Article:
Having kids is hard. If you already have them, you know this. And for men who are committed to it, being a dad poses its own specific pitfalls. Lately I've been snagged on some of these, and I've tried to figure out why. I think many of you dads (and moms) could relate.
Earlier this year my job began to ask more of me than I could take. After a few years of Recession-related chaos and overwork, I said "Enough." The new job I landed was like a dream: I was doing the work of a single person — something I hadn't experienced in a long time. The pace was more relaxed; there was no skeleton crew death march to the next issue, no mad crush to beat the better-staffed Web site. It was almost like a vacation.
A couple of months went by and I began to feel something strange. I began to feel, well, unused. The last gig had turned me into a high-performance machine. I was strong. I was dependable. I never broke down and cried. I never complained. My wife could lean against me when she felt the heat and frustration of her own gig. I was steady and fireproof.
Most importantly, I was pulling my weight at home. I worked two days with the kids, sometimes more. I was so proud when Erika would return after 8 on a Thursday, and I had been with Ella and Archer for more than 12 hours, including a busy work day, and there they were: fed, bathed, hair combed and brushed.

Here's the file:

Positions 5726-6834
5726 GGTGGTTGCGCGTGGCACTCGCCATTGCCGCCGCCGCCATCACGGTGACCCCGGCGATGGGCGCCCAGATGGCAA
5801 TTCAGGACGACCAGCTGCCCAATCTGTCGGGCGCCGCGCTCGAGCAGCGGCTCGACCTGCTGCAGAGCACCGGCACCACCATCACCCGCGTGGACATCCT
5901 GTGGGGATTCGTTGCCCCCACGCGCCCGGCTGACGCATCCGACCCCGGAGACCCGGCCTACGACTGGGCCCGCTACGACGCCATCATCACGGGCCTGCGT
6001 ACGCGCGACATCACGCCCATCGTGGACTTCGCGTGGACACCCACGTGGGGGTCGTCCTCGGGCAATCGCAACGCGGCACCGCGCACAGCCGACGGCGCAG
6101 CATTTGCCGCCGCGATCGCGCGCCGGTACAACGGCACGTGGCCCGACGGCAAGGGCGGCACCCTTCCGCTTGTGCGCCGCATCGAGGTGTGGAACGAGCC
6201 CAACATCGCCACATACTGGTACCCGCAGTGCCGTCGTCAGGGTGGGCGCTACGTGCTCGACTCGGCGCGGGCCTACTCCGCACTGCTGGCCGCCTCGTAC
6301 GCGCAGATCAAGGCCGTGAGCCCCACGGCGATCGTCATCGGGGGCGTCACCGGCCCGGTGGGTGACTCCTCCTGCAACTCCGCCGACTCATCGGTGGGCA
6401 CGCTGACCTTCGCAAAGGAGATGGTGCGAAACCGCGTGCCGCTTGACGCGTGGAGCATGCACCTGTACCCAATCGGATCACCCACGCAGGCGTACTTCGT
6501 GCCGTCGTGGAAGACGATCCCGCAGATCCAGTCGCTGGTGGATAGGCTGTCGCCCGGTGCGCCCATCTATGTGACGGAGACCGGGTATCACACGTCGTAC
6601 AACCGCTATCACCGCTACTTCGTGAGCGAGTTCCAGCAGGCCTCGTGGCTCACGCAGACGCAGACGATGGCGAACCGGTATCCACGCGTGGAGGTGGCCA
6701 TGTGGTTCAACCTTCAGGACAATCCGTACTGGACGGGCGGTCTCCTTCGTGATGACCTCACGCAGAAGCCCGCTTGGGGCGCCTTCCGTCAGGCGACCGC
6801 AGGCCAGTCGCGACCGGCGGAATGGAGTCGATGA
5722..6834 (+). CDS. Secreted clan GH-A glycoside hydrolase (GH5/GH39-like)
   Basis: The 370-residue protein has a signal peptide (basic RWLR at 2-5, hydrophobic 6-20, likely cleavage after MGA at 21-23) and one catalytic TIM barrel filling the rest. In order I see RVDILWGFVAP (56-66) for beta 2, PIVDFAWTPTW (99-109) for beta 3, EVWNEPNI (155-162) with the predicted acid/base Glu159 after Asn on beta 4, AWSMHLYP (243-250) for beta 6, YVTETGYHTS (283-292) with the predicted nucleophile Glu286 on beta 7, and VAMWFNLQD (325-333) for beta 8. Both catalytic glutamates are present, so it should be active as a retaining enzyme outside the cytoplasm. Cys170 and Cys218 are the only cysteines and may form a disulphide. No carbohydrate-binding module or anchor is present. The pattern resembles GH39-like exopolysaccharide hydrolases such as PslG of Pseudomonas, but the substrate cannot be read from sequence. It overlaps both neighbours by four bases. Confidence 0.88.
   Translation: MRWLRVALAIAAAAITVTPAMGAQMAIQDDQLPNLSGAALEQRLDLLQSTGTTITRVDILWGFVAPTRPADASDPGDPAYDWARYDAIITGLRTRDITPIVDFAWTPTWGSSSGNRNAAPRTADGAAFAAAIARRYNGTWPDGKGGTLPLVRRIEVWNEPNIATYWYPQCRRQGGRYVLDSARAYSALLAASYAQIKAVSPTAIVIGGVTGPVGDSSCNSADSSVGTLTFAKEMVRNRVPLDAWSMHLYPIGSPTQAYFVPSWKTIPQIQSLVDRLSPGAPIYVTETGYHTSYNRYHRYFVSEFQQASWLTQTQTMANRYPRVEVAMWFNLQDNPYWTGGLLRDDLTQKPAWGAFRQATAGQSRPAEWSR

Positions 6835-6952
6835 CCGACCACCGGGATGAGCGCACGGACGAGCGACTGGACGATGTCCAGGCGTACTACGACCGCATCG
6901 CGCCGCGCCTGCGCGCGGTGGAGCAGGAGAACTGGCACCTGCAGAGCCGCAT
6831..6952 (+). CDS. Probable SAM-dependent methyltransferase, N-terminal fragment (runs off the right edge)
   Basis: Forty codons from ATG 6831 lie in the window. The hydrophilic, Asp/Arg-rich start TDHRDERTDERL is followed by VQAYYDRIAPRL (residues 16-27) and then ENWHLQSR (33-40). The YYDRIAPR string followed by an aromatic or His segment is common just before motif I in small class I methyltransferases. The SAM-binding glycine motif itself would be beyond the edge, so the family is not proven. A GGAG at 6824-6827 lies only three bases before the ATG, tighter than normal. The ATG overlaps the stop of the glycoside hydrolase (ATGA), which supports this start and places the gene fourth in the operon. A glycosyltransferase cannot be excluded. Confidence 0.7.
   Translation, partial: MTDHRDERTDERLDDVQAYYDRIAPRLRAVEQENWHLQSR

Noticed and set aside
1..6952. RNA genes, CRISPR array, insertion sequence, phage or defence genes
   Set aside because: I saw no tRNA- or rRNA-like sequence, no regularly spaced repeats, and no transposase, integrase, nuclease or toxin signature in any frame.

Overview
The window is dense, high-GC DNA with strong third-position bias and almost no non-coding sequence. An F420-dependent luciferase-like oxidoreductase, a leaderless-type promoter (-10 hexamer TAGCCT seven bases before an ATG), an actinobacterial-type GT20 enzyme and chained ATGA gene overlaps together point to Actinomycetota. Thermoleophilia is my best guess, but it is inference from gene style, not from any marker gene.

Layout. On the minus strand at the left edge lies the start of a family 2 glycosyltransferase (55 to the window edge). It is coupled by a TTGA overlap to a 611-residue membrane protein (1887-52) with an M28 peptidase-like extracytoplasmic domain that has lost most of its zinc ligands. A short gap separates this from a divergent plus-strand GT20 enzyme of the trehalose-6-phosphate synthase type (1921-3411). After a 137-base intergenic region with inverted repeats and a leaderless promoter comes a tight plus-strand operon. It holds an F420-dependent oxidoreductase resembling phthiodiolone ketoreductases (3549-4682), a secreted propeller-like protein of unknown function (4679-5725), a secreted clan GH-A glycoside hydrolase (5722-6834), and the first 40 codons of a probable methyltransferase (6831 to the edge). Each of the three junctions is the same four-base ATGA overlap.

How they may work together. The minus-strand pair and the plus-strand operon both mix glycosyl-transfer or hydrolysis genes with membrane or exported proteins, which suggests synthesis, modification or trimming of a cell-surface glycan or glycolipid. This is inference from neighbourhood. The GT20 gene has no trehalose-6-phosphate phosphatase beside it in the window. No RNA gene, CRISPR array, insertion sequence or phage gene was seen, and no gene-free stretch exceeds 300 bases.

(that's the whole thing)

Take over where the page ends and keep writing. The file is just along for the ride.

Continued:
Sometimes in selfish moments, I even thought the kids had grown to prefer me more than mom, who was so saddled for months with work and grad school. Wishful thinking, I know. But it did enter my mind more than once. Spattered with dirty bath water, apple sauce down the front of my shirt, I at least felt heroic.
It was my chance to shine and become a stronger partner in a concern that had already seen my wife shoulder countless late-night breast-feeding sessions and trips to the pediatrician, among many other glamour-less duties. I wanted to show I could hang as the kids got bigger and demanded more of our attention.
There is competition inherent in any serious relationship. It's natural, human and healthy, as long as it doesn't get out of control. I definitely felt it at this time when I was taking care of our kids. It motivated me, even if it only existed in my mind and not my wife's. The kids were the ultimate winners. Dad was a big part of their lives.